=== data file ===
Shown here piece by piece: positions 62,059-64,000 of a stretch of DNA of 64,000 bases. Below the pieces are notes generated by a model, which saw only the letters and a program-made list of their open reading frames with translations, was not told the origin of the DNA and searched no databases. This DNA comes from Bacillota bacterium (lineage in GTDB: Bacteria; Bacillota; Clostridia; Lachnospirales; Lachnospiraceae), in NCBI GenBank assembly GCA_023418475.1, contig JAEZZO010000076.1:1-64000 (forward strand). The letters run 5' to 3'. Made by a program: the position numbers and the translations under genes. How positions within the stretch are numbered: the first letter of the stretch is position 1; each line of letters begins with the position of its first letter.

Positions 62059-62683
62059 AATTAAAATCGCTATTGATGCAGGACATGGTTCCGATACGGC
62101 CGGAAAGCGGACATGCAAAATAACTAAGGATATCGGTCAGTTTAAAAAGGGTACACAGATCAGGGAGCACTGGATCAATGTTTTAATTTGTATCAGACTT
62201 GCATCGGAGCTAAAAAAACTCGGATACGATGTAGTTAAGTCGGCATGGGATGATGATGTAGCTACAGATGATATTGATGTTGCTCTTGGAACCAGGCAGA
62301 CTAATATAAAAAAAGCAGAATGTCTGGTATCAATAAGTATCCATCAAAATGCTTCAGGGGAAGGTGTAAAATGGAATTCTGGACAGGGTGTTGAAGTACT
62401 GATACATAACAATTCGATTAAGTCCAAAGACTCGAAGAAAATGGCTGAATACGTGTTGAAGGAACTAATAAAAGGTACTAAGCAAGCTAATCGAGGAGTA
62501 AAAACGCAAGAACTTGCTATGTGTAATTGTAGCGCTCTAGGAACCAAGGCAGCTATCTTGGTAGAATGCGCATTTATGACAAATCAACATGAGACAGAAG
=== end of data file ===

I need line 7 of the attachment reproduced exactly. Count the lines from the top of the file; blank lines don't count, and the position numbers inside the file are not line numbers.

62401 GATACATAACAATTCGATTAAGTCCAAAGACTCGAAGAAAATGGCTGAATACGTGTTGAAGGAACTAATAAAAGGTACTAAGCAAGCTAATCGAGGAGTA